If You Like, Then Read is a feature where we offer reading suggestions based on books you already like, scheduled once a month. If you have more suggestions, feel free to tell us in the comments! You can check out the rest of these lists here. Or click for books inspired by Jane Austen!
For Darkness Shows the Stars by Diana Peterfreund
Years ago Elliot North refused to run away with her childhood sweetheart Kai because she believed her duty lay with her family’s estate. After all, as a member of the upper class, she has a responsiblity to care for those affected by the Reduction–the genetic mutation that caused the world to crumble and nearly all scientific advancement to stop. Now Kai has returned as a successful explorer and Elliot suddenly wants to share his world, the world that embraces change and dares to think that the Reduction is finally over. But Kai remains bitter and distant, and Elliot fears to leave all her old values behind. A science fiction retelling of Jane Austen’s Persuasion.
The Blue Castle by L. M. Montgomery
At twenty-nine, Valancy Stirling is single and living with her family, who treat her like a child. Then her doctor informs her that her heart complications mean she has only months to live. Determined to find happiness in the time she has left, Valancy strikes out on her own and even proposes to the man she has come to love. But can romance thrive in a marriage based on pity?
Middlemarch by George Eliot
As England prepares to vote on social and political reform, the inhabitants of Middlemarch find their personal lives in upheaval. The idealistic Dorothea Brooke sacrifices herself in a loveless marriage while newcomer Dr. Lydgate finds himself ensnared by the town’s flirt. Young Fred Vincy pines after his childhood friend, but she refuses to have him until he decides on a career. Peter Featherstone’s relatives wait for his death while Mr. Brooke’s friends fear his public disgrace. Meanwhile, the arrival of a young man of questionable heritage throws the entire town into panic as they consider the consequences his presence could have on the reputations of some of their leading men and women.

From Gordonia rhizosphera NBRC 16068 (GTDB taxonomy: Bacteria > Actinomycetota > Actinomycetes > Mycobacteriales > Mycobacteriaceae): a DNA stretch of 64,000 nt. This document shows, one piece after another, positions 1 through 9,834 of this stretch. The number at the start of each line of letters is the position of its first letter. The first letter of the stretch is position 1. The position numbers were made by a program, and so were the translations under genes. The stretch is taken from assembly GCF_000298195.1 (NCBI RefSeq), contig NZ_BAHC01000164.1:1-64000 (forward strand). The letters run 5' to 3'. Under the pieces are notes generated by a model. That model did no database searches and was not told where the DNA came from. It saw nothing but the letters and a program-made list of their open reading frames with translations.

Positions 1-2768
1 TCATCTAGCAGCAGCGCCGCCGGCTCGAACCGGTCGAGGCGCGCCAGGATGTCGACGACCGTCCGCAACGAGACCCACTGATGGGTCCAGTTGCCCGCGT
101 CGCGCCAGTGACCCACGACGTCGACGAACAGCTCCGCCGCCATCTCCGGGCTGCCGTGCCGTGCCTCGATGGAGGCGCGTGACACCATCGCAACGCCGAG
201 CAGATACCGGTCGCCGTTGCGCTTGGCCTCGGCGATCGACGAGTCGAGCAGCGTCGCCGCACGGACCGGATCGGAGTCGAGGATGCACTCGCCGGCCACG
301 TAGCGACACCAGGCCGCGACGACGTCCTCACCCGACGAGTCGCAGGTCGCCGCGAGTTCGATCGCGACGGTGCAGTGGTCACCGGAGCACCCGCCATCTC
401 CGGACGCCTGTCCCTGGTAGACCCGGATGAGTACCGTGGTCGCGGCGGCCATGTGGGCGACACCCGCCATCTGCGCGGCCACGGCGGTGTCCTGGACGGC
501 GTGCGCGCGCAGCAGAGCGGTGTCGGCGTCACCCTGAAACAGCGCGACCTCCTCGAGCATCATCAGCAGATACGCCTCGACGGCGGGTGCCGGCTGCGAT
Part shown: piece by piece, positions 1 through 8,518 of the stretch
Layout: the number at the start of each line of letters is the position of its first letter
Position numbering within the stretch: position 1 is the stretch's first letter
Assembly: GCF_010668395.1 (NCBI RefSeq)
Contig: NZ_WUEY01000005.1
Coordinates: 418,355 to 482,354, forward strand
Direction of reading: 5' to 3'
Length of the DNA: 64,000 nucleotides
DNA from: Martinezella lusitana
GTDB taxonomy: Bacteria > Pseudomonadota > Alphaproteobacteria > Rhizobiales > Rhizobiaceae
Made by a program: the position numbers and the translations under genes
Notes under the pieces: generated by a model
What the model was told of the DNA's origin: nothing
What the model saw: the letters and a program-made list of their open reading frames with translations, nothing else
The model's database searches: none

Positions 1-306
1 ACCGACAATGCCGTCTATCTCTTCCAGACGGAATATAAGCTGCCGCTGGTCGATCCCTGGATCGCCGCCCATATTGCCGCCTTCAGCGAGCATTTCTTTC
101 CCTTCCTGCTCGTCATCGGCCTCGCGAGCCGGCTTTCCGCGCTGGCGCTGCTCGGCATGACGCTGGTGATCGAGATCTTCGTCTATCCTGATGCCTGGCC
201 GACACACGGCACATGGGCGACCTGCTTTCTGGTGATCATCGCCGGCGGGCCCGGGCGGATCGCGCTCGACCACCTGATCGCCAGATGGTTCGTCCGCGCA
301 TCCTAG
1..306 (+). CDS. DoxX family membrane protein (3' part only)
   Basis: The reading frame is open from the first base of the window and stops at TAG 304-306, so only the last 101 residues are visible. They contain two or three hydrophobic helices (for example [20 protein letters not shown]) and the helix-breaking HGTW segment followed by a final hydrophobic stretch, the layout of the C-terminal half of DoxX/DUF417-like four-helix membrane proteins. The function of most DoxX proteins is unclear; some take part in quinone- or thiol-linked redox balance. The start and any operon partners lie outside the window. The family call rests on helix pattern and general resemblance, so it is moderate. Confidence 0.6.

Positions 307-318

Death Comes to Pemberley by P. D. James
Six years after the marriage of Elizabeth Bennet and Fitzwilliam Darcy, Lydia arrives on the doorstep of Pemberley screaming that a man has been killed in the estate’s woods. A quick investigation puts Wickham on trial, but is he truly capable of murder?
Jane Eyre by Charlotte Brontë
After growing up in a neglectful household and a mismanaged school, Jane Eyre finds employment as a governess at Thornfield Hall. Though she enjoys the company of her new employer, Edward Rochester, mystery surrounds both him and his house: sinister laughter, a ghostly walker, and violent attacks on both Rochester and his guests. If you already know and love Jane Eyre, be sure to check out our recommendations for “If You Like Jane Eyre“!
2 thoughts on “If You Like Pride and Prejudice, Then Read…”
Sorry to be so late in commenting on this.
It’s been more than a year or so since I read “For Darkness Shows the Stars”, but I remember it as being very good. I really need to go back & reread it. The appeal of it was also greatly helped by “Persuasion” being one of my favorite Austen novels.
I haven’t read any of the others on your list, but “Jane Eyre” is of course one of those “I really should read this one of these days” books. 🙂
I enjoyed For Darkness Shows the Stars a lot more than I’d anticipated–it was fun to see a Jane Austen novel in a post-apocalyptic setting. I still need to get my hands on the sequel/companion book.
I loved Jane Eyre when I first read it, but I have to admit, sometimes I now feel a little “Jane-Eyred” out. It definitely has a lot of fans!